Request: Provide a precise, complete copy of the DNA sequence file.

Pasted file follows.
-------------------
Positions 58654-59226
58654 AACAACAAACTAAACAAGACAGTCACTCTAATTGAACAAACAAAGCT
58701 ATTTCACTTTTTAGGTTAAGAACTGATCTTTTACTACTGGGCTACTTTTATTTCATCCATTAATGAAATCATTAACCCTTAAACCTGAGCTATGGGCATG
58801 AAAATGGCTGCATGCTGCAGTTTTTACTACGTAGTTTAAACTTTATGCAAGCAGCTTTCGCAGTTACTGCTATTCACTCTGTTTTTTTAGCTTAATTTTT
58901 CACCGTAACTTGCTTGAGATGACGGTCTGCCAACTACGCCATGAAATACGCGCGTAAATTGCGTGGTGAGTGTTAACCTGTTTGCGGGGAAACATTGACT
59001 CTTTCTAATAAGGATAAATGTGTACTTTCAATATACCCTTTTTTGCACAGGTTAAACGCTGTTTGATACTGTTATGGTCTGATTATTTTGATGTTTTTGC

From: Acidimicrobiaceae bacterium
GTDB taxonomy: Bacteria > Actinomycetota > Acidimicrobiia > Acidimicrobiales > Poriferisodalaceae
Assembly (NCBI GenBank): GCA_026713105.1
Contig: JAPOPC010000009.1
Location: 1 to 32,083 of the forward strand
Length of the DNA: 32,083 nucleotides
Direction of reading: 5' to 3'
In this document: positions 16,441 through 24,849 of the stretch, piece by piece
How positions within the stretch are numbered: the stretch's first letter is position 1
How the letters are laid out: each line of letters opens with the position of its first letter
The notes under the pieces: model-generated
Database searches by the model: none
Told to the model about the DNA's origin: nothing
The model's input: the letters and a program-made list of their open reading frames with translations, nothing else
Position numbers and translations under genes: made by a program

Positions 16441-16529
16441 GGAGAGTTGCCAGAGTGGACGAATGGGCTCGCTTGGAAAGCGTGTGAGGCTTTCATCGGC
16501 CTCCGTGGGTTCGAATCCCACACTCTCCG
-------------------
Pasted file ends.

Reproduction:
Positions 58654-59226
58654 AACAACAAACTAAACAAGACAGTCACTCTAATTGAACAAACAAAGCT
58701 ATTTCACTTTTTAGGTTAAGAACTGATCTTTTACTACTGGGCTACTTTTATTTCATCCATTAATGAAATCATTAACCCTTAAACCTGAGCTATGGGCATG
58801 AAAATGGCTGCATGCTGCAGTTTTTACTACGTAGTTTAAACTTTATGCAAGCAGCTTTCGCAGTTACTGCTATTCACTCTGTTTTTTTAGCTTAATTTTT
58901 CACCGTAACTTGCTTGAGATGACGGTCTGCCAACTACGCCATGAAATACGCGCGTAAATTGCGTGGTGAGTGTTAACCTGTTTGCGGGGAAACATTGACT
59001 CTTTCTAATAAGGATAAATGTGTACTTTCAATATACCCTTTTTTGCACAGGTTAAACGCTGTTTGATACTGTTATGGTCTGATTATTTTGATGTTTTTGC

From: Acidimicrobiaceae bacterium
GTDB taxonomy: Bacteria > Actinomycetota > Acidimicrobiia > Acidimicrobiales > Poriferisodalaceae
Assembly (NCBI GenBank): GCA_026713105.1
Contig: JAPOPC010000009.1
Location: 1 to 32,083 of the forward strand
Length of the DNA: 32,083 nucleotides
Direction of reading: 5' to 3'
In this document: positions 16,441 through 24,849 of the stretch, piece by piece
How positions within the stretch are numbered: the stretch's first letter is position 1
How the letters are laid out: each line of letters opens with the position of its first letter
The notes under the pieces: model-generated
Database searches by the model: none
Told to the model about the DNA's origin: nothing
The model's input: the letters and a program-made list of their open reading frames with translations, nothing else
Position numbers and translations under genes: made by a program

Positions 16441-16529
16441 GGAGAGTTGCCAGAGTGGACGAATGGGCTCGCTTGGAAAGCGTGTGAGGCTTTCATCGGC
16501 CTCCGTGGGTTCGAATCCCACACTCTCCG